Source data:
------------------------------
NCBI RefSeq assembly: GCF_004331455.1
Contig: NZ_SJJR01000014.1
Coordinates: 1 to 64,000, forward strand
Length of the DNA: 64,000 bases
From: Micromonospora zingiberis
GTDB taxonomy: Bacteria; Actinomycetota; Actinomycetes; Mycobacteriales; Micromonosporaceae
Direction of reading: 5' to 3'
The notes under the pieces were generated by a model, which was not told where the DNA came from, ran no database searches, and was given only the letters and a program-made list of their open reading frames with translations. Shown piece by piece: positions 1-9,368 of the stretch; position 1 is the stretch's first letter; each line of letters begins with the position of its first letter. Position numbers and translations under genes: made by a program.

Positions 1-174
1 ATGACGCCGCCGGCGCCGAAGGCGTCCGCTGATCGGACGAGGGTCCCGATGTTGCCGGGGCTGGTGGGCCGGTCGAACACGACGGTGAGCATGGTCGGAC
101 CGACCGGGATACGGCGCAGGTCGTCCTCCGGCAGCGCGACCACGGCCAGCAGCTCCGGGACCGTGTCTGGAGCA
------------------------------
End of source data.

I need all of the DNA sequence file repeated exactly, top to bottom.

NCBI RefSeq assembly: GCF_004331455.1
Contig: NZ_SJJR01000014.1
Coordinates: 1 to 64,000, forward strand
Length of the DNA: 64,000 bases
From: Micromonospora zingiberis
GTDB taxonomy: Bacteria; Actinomycetota; Actinomycetes; Mycobacteriales; Micromonosporaceae
Direction of reading: 5' to 3'
The notes under the pieces were generated by a model, which was not told where the DNA came from, ran no database searches, and was given only the letters and a program-made list of their open reading frames with translations. Shown piece by piece: positions 1-9,368 of the stretch; position 1 is the stretch's first letter; each line of letters begins with the position of its first letter. Position numbers and translations under genes: made by a program.

Positions 1-174
1 ATGACGCCGCCGGCGCCGAAGGCGTCCGCTGATCGGACGAGGGTCCCGATGTTGCCGGGGCTGGTGGGCCGGTCGAACACGACGGTGAGCATGGTCGGAC
101 CGACCGGGATACGGCGCAGGTCGTCCTCCGGCAGCGCGACCACGGCCAGCAGCTCCGGGACCGTGTCTGGAGCA